Coming from an engineering family meant that Louise Guthrie was destined to become an engineer. Now she’s working on her own legacy – helping to solve carbon emissions to build a cleaner future.
Hi, I’m Louise and I’m a net zero strategy lead at National Grid Ventures.
As a child, I was always interested in Lego, K’nex and Meccano, because I liked being creative and building things.
Engineering runs in the family – my dad’s a software engineer, both my granddads are engineers and so is my twin brother Patrick, while our younger brother has just started an engineering degree.
As an engineer, there’s so much you can do – you never get pigeon-holed and you’re always learning.
As an engineer, there’s so much you can do – you never get pigeon-holed and you’re always learning. In my last graduate placement I worked on the
Viking interconnector project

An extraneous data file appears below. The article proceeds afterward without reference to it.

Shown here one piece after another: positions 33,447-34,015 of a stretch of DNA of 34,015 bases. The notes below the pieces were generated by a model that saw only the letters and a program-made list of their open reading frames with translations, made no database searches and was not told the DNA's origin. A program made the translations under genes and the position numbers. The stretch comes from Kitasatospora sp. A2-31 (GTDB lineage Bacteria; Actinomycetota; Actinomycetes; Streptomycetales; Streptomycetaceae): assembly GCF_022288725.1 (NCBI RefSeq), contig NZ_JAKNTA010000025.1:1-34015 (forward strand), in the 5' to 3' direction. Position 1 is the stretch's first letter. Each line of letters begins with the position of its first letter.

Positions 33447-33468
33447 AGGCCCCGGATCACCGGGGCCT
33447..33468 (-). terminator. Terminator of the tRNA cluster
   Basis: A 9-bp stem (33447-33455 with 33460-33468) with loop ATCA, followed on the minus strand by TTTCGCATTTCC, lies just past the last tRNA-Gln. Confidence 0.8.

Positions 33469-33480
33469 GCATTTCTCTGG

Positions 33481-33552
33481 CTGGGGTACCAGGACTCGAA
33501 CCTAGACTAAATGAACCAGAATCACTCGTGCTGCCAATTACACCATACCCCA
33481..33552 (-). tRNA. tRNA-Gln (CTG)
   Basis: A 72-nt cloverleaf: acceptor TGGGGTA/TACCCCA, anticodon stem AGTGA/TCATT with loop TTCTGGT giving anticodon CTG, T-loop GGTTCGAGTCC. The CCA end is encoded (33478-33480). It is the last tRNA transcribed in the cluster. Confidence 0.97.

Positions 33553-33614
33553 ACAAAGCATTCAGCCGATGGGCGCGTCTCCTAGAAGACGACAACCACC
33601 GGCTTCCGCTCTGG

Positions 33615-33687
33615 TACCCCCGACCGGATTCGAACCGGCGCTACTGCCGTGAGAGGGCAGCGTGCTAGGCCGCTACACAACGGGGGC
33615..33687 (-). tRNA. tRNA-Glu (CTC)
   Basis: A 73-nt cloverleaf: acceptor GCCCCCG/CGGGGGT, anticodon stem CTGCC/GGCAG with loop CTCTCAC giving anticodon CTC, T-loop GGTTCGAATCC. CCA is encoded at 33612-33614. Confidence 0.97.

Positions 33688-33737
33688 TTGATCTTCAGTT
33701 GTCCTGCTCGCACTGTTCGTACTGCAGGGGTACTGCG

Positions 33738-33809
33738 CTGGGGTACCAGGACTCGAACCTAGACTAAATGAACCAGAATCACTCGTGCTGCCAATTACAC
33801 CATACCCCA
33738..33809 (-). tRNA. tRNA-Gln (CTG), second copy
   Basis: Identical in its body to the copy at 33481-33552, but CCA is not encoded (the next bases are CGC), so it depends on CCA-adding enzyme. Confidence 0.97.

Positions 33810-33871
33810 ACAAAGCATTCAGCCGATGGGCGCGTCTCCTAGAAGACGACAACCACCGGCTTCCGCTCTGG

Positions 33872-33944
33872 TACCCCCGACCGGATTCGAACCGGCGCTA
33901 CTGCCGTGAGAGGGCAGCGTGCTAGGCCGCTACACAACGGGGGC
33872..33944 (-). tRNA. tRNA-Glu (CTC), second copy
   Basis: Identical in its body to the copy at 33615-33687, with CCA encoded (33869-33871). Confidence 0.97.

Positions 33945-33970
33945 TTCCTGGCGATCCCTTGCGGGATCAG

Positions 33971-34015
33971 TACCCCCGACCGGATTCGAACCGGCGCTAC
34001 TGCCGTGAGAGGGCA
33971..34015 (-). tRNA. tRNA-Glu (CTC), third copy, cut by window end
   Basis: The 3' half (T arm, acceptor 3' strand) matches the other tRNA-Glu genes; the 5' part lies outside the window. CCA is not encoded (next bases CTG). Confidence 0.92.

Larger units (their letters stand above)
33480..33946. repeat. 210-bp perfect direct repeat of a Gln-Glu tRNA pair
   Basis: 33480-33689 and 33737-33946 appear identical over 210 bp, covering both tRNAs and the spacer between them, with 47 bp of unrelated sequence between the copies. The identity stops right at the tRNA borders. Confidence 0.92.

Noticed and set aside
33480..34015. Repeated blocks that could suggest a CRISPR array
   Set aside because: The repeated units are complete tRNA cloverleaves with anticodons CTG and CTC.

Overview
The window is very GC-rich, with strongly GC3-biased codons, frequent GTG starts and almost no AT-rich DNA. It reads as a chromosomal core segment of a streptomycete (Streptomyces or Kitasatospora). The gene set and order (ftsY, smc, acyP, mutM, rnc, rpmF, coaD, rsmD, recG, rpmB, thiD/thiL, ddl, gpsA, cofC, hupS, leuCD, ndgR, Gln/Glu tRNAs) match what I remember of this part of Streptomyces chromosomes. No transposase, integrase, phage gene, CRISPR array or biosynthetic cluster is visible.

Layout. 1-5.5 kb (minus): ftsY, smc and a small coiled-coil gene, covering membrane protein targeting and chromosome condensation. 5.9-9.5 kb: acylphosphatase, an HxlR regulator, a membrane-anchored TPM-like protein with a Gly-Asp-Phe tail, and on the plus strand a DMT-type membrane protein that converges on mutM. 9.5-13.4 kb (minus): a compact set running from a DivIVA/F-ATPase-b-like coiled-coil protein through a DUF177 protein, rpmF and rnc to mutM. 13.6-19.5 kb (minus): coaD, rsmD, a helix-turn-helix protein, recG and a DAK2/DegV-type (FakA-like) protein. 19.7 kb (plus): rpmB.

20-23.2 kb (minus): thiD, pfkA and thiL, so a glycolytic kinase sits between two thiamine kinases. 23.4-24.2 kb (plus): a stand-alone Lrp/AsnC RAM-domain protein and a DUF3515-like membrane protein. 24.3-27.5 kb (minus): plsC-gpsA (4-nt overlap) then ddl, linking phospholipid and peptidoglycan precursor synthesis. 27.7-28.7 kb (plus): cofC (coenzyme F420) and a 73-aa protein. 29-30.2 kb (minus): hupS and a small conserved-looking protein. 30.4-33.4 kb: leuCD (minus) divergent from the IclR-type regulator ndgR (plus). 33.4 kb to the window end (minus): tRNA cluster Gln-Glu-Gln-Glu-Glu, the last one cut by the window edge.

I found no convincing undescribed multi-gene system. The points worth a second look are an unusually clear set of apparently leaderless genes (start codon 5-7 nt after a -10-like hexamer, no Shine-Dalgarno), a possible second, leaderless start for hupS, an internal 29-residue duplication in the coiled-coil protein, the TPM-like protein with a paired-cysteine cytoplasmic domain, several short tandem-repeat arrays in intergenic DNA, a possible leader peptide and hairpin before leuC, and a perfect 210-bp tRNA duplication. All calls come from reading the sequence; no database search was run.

, one of the world’s longest electricity pipelines from Denmark to the UK. In my current job, I’m formulating plans to hit renewable energy targets for 2030 and 2050.
The stereotypical view of engineers is working on-site in hard hats but, while I’ll go to see projects in progress, most of my work and the planning processes are desk-based. As an engineer you’re not the person fitting the bits, you’re the person thinking about how the bits are going to fit.
As an engineer you’re not the person fitting the bits, you’re the person thinking about how the bits are going to fit.
I think the most impressive engineering invention is the integrated microchip circuit, which was used by NASA to land the first man on the moon and is an essential component of everything today, from phones to hearing aids.
To be an engineer, you don’t have to be fantastic at maths. It’s more about having an analytical mind and being curious. For example, I studied English as one of my Highers (the Scottish equivalent of A Levels) because I enjoyed analysing texts.
I’d like my legacy to be that I’ve been a leader in an environmentally conscious company – to be able to think ‘yeah, I helped solve carbon emissions’.
There’s never been a more exciting time to work in energy, now that we’re moving away from traditional processes, looking to the future and actively seeking out new, environmentally conscious technologies.